the Hidden Realities of Computer Industry in Japan Japanese

2.3 Willpower and Effort

The mentality of an old Japanese idiom, "with willpower you can achieve anything," is still one of the fundamentals of Japanese business practice. Going to the office early in the morning, working late in the evening, working long hours seem to be essential to a model worker. What matters is that how long you worked, or more precisely, how long you were in the office, but not what you achieved.

Then, is this applicable to the world of programmers ? Are long hours of sitting in front of a computer screen and keep on typing considered to be working ? Are they start programming in the first place ? Sooner or later, you should make some visible output. So you start programming right now.

I think you should read books, magazines, or gather information using Internet or BBS once in a while, but beginners seem to have the tendency of going to another direction. The determination of programming precedes establishment of basics. Of course, programs made such way are doomed to be of poor quality.

In the world of sports, especially in traditional sports, willpower is considered important. However, even in the area, many hours of training is required before participating in games. In sports, if you participate in games before basics are established, it would result in injury, disability for the rest of your life, or even death. Willpower during games is considered important, but one during training is considered much more important.

In sports, a training menu consists of many stages, with which you should gradually go up. Should you go up suddenly, you get hurt or get ill. Recently, with the advance of sports medicine, scientific training are becoming popular.

In the sports arena, though they keep saying "willpower" repeatedly, they consider factors other than willpower more important.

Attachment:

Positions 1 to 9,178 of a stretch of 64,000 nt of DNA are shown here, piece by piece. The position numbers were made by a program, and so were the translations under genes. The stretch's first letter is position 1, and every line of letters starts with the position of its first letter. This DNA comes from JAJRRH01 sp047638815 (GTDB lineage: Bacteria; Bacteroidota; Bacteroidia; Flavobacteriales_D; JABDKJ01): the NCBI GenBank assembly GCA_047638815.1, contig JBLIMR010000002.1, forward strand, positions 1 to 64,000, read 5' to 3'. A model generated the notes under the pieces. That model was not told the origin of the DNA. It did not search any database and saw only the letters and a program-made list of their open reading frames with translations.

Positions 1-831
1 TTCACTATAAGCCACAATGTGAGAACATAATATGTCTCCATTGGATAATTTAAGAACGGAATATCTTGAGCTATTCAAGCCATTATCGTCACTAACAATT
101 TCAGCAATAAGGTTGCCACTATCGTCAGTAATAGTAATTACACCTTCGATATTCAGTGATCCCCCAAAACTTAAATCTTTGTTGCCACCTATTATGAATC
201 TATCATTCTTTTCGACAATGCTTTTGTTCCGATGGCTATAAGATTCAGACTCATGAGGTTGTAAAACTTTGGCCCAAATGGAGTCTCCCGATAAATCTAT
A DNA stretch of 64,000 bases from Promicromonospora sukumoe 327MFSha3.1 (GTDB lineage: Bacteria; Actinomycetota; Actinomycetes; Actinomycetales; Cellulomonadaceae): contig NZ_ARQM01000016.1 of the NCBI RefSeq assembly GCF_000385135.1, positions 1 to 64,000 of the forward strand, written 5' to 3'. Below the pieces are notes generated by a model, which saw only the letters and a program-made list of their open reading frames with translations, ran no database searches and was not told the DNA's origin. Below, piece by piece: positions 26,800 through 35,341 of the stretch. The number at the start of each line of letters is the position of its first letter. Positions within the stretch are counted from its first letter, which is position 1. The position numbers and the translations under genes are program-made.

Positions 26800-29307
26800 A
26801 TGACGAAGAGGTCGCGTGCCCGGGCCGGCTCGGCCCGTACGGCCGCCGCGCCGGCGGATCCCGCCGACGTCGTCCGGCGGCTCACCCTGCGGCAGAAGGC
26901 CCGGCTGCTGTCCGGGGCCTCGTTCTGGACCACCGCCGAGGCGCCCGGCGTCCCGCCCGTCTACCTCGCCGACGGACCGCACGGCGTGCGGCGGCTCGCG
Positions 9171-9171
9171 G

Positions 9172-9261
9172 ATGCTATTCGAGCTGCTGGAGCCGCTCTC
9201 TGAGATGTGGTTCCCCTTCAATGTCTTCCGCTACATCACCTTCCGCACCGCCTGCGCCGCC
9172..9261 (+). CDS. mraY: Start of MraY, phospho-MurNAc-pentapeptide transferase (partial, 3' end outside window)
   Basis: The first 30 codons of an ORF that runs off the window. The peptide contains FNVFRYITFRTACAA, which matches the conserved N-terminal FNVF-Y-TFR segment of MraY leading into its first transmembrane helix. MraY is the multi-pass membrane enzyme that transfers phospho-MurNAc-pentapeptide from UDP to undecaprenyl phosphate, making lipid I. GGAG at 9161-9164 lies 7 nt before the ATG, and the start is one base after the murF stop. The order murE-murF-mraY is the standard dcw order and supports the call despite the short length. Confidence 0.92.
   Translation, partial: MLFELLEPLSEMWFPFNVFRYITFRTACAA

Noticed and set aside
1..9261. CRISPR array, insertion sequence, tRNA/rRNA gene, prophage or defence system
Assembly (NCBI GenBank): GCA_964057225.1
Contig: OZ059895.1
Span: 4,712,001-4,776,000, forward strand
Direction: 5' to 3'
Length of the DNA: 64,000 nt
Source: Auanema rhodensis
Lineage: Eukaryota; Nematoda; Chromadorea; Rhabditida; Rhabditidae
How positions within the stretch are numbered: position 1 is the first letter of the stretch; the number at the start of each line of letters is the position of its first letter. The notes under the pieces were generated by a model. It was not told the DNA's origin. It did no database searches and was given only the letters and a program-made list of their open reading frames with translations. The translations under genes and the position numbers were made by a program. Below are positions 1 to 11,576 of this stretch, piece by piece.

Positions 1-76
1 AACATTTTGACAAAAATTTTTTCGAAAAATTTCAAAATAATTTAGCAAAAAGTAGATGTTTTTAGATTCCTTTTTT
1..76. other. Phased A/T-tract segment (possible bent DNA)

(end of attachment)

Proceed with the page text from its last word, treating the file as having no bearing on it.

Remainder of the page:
But in the software arena, a typical high-tech industry, training is not organized well. Considering the short history and the rapid advance of software technology, it seems hard to make them well organized. However, the faster technology advances, the more effort of knowledge acquisition is required.

In software, the difference of skills between programmers is enormous. It is totally wrong that if you order a program to different programmers, you always get the same result. One might make excellent program better than you expected. The others so poor that you think you shouldn't have ordered them in the first place.

There are several types of programmers. The Japanese are diligent in manufacturing. So they take time in programming. Much more efforts are consumed in taking out errors than writing programs. Even one typo would make a program to fail. Therefore the less errors, the better. If you wrote thousands of or tens of thousands of lines of programs, it is very difficult to find errors in them. To err is a human nature.

The bottom line is not to make errors in programs in the first place. Beginners tend to find errors after all the programs are written. Soon there appear lots of errors, which they should find with all of their effort. The required efforts are enormous.